Jackson, Milt(on) [Bags] (Detroit, 1 Jan 1923)





He began playing guitar at the age of seven and piano at the age of 11 before taking up xylophone and vibraphone in his teens. He first performed in public as a member of a touring gospel quartet, in which he sang tenor. In 1945 he was part of a local jazz group that played with Dizzy Gillespie in a concert in Detroit. Shortly afterwards Gillespie engaged Jackson for his New York sextet and later for his big band of 1946. In 1948-9 Jackson worked with Howard McGhee, Thelonious Monk, Charlie Parker, Woody Herman, and others. He returned to Gillespie from 1950 to 1952, at the same time issuing some recordings under the name of the Milt Jackson Quartet. By the end of 1952 this group was renamed the Modern Jazz Quartet. Jackson's career was centered around the MJQ for more than 20 years; only in the summer months when the MJQ did not perform did he regularly take on other jazz engagements as a leader or sideman. In 1974, frustrated over his economic position after his many years with the MJQ, Jackson triggered the dissolution of the group. He then toured alone, performing with local bands in various cities. Thereafter he has organized and performed with a number of small combos, but has rejoined his colleagues in the MJQ for annual concert tours.


Jackson was one of the first vibraphonists to master the bop style, and is generally regarded as one of the finest performers on his instrument in the history of jazz. His improvisations exhibit great rhythmic variety, with sudden outbursts of short notes often adjoining languid, sustained phrases. He also utilizes a wide range of dynamics to highly expressive ends. His great control of rhythm and dynamics is clearest in his masterly improvisations at slow tempos, but he also has an affinity for the 12-bar blues, and has recorded many excellent blues solos. He was one of the first vibraphonists to slow the speed of the instrument's oscillator to about 3.3 revolutions per second (as opposed to Lionel Hampton's vibrato speed of about 10 per second), thus warming his long notes with a subtle vibrato and avoiding the nervous shimmy on shorter notes that is heard in the work of earlier vibraphonists. Jackson has also written a number of well-known jazz tunes, such as Bluesology, Bags' Groove, The Cylinder, and Ralph's New Blues, whose simple pentatonicism and formal design often contrast sharply with the complexity of his improvisations.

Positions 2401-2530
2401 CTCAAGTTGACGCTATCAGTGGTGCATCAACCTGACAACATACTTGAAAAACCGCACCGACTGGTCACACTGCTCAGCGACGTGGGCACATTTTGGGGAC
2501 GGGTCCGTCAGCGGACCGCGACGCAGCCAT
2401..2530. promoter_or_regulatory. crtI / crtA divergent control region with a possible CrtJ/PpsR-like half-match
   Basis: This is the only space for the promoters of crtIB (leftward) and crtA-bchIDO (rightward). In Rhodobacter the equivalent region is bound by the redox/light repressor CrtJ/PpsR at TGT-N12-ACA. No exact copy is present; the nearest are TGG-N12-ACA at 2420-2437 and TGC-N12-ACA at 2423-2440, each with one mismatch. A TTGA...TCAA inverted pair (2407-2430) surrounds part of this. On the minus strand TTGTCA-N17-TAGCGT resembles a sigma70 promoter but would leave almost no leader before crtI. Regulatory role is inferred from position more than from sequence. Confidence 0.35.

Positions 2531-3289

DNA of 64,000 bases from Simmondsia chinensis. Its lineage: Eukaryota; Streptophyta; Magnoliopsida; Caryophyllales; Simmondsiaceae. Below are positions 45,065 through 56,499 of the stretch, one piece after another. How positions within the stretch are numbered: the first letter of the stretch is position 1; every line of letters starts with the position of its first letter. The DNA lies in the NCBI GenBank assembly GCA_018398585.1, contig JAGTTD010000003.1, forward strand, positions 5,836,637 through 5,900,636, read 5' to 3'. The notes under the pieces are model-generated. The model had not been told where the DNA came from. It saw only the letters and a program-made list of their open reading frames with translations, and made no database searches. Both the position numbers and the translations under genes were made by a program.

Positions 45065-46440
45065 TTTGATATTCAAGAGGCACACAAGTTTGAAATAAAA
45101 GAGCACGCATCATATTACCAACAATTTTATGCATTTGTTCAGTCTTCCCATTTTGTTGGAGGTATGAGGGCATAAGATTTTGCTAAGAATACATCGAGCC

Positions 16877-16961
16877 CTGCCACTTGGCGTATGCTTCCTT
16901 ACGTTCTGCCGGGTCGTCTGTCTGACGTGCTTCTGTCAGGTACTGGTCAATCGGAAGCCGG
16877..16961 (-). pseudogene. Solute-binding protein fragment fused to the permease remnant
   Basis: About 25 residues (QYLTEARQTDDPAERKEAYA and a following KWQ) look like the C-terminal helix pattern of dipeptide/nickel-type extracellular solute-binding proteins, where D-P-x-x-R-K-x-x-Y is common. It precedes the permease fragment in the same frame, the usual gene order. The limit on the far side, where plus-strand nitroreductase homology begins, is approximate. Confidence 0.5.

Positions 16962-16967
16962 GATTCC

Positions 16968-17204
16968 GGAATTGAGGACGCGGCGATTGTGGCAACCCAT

Thomas Owens


The New Grove Dictionary of Jazz, Macmillan Reference Ltd 1988